Wednesday, December 12, 2012

Free agents

Dickey
This rolling drought is really tough on a southern bird hunter. The Comancheria (Texas, Oklahoma,,Colorado and Texas) opportunities have dwindled to a very meager wild bird population. Dixie fared even worse by losing it's birds before before the drought. Only the Who Do Man knows why.  We have started try to learn to hunt woodcock to utilize our bird dogs. Our progress has been limited. But I have always believed adversity creates opportunities. The number of nice bird dogs sitting in a pen not hunting has risen dramatically. We found a bargain at Woods Fairchase Kennel in Adair, Oklahoma. Tommy Woods has been our go to trainer for pointy dogs for quite some time. After he heard of Bobby's death, who he had trained, he called with a couple of choices to look at. Anna and I chose Dickey. He will fill the void in my pack that Bobby left. That gets me to "The Sweetheart of the Rodeo" Judith. We think she is probably two years away from being the star of our show along with Cap'n Pablo, our Boykin Spaniel.
  Anna and I made another trip to Kansas this last weekend, stopped in Oklahoma and gathered up Dickey and gave it the ole college try. The hunting pretty much sucked but we had a great time looking at the different raptors that we don't see in the Mississippi Delta. Dickey pointed, backed and whoaed and was just a real all around nice dog to be hanging with on the Great Plains. We hope that we are able to get him in some birds to see what we have. If you ever wanted a bird dog now is the time to pick up a free agent for a discount price. Birds go through cycles and when the rain returns birds will also. We hope. We will be ready. As always click on the picture to enlarge.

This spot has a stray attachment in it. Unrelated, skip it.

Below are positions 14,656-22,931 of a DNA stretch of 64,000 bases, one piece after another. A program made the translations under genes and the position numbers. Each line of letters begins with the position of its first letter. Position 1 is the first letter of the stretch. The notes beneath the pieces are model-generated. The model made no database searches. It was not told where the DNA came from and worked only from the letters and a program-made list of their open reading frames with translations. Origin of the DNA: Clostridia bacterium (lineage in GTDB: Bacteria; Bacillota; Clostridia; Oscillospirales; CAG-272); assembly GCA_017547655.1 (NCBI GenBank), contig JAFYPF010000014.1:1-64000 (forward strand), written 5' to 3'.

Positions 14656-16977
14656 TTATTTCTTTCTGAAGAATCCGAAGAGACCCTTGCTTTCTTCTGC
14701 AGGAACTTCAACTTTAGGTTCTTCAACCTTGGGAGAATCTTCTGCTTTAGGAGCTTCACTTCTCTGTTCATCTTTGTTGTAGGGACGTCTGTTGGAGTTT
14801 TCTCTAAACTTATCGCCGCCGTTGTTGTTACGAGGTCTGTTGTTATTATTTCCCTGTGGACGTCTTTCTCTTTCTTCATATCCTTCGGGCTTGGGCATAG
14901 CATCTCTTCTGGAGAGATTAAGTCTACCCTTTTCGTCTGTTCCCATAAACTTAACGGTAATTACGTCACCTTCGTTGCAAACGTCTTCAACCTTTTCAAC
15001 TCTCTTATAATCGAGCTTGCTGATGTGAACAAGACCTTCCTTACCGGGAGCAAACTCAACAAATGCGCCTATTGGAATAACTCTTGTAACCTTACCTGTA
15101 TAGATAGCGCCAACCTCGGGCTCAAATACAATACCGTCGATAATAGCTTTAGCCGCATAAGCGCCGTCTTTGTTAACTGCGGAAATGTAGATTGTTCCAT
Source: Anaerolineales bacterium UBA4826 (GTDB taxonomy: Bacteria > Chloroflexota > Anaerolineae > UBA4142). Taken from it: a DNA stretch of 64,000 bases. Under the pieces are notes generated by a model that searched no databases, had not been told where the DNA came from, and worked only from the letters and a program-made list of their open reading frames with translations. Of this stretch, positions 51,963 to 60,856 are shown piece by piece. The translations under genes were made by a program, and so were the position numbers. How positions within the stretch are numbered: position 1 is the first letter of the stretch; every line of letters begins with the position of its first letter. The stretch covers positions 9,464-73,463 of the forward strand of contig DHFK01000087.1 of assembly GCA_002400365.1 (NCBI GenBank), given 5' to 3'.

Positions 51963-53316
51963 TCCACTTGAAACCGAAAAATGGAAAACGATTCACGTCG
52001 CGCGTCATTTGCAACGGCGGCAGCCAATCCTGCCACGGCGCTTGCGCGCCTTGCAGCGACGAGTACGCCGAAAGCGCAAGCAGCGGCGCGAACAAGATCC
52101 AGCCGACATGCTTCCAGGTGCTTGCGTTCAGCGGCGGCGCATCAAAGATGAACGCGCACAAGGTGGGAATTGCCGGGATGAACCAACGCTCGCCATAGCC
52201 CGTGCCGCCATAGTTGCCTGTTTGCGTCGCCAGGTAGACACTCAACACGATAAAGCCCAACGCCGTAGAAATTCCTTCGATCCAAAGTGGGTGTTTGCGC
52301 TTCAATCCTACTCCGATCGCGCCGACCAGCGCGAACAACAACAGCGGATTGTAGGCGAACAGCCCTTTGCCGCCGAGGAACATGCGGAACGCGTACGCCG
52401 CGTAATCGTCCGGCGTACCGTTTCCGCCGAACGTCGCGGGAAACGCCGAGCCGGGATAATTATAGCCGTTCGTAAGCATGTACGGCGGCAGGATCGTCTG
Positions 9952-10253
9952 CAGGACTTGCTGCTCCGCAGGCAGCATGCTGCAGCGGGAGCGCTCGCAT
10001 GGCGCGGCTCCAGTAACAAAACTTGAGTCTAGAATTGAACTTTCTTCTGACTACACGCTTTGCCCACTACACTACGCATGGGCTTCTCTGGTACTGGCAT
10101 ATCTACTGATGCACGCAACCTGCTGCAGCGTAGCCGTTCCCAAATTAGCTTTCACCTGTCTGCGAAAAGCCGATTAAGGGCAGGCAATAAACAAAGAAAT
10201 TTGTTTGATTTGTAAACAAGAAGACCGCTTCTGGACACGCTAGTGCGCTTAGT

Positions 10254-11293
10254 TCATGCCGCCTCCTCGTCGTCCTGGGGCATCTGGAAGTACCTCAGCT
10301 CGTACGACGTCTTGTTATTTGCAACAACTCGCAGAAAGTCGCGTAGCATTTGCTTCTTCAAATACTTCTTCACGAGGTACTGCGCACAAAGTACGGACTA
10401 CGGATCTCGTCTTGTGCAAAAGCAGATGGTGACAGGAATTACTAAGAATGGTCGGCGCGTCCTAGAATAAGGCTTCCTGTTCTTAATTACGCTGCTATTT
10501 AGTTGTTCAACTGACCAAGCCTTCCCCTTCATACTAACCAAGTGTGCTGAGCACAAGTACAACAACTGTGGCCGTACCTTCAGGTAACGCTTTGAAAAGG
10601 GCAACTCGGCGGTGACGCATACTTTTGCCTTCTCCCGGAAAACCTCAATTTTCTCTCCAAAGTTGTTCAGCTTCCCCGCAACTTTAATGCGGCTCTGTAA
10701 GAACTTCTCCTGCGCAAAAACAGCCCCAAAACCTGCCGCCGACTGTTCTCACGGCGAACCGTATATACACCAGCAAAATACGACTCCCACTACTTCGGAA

3 comments:

  1. i found this blog recently. I have a fine boykin, who will be 3 in February. We hit Montana last fall, and had every intention to hit KS over Christmas, but i'll be saving the gas money. Luckily i have ducks here, and she will at least get some retreiving work. woodcock are where you find them and no where else. If you've spent time hunting sharptails, you might understand that commetn. You can walk miles and miles of territory that looks right to you, but not to them, then stumble into one small patch that will produce limits for the season. Woodcock, being migratory are even more finicky. they will be in the same coverts year after year.

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    Replies
    1. thanks Kris, tell me about you Little Brown Dog.
      Billy

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  2. To me she is amazing, full of energy,love and desire to please. She has her faults, but i'm sure thats more of a reflection on her master and training than her genetics or intelligence. We found some woodcock this weekend, so they are probably all well past you.

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